• Join over 1.2 million students every month
  • Accelerate your learning by 29%
  • Unlimited access from just £6.99 per month

To what extent was the Civil War the main factor in the Bolshevik

Extracts from this document...

Introduction

To what extent was the Russian Civil War the main factor in the Bolsheviks' consolidation of power between 1917-24? The civil war became one of the most iconic moments of the Bolshevik regime especially when it came to consolidating their power, but many historians differ in their interpretation of which Civil War contributed more to the Bolsheviks' consolidation of power and whether it was indeed the Civil War or another external factor. Modern western liberal revisionist historians have the interpretation that in fact the Reds versus Whites Civil War was not that important, however the Reds v Greens civil war proved to be much more significant in the course of consolidation of their power as this removed most of the political unrest directed at the Bolshevik party, but were these factors the most significant to their consolidation or did other factors such as the peasants or the nationalities have a larger impact? In this context 'to consolidate' could be defined as either strengthening their position or more to do with uniting their support and destroying their opposition, and this essay will be investigating whether the Civil War was indeed the main factor in their consolidation, or was it merely a coincidental blessing which assisted another factor more significant to the Bolsheviks' consolidation of power between 1917-24? The Reds versus Whites Civil War was not the only victory the Bolsheviks needed to secure in order to consolidate power but was significant as it disposed of some opposition. The Brest-Litovsk agreement between Russia and Germany galvanized significant uprisings within Russia's population and the Whites ceased upon this opportunity to pursue their desire in overthrowing the Bolsheviks' communist regime. The Whites consisted of two different groups with different aspirations: the foreign interventionists and the monarchists. The foreign interventionists mostly from Britain, France and Japan had one sole purpose of removing power from the Bolshevik party in Russia. ...read more.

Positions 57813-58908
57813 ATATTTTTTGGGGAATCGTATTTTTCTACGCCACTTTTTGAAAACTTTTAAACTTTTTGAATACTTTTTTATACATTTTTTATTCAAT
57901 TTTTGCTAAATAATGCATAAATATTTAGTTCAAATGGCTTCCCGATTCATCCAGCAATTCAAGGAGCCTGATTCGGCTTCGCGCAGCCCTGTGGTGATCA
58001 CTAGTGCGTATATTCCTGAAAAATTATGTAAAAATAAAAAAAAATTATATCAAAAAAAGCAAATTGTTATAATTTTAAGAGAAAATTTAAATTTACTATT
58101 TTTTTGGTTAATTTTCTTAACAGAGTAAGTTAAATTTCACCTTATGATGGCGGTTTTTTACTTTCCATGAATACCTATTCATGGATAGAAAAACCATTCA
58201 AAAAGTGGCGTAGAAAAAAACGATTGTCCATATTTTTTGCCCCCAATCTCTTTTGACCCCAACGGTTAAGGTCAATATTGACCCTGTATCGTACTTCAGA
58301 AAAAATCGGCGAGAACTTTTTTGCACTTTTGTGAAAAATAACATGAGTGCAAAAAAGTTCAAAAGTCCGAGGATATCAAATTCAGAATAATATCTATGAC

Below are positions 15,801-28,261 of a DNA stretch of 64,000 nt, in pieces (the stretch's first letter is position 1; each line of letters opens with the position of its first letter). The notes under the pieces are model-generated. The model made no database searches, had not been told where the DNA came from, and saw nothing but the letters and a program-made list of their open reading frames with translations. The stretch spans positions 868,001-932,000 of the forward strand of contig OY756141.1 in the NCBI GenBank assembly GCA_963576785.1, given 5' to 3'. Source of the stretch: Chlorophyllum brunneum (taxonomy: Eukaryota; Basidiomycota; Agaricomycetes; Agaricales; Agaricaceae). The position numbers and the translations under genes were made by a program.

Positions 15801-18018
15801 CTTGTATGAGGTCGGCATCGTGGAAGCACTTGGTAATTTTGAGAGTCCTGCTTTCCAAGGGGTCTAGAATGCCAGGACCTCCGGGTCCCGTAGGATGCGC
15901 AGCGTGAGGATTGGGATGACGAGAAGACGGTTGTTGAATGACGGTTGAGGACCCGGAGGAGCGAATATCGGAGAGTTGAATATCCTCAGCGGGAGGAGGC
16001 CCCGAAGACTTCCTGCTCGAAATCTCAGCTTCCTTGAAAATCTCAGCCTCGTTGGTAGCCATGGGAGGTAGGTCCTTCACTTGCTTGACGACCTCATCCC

Middle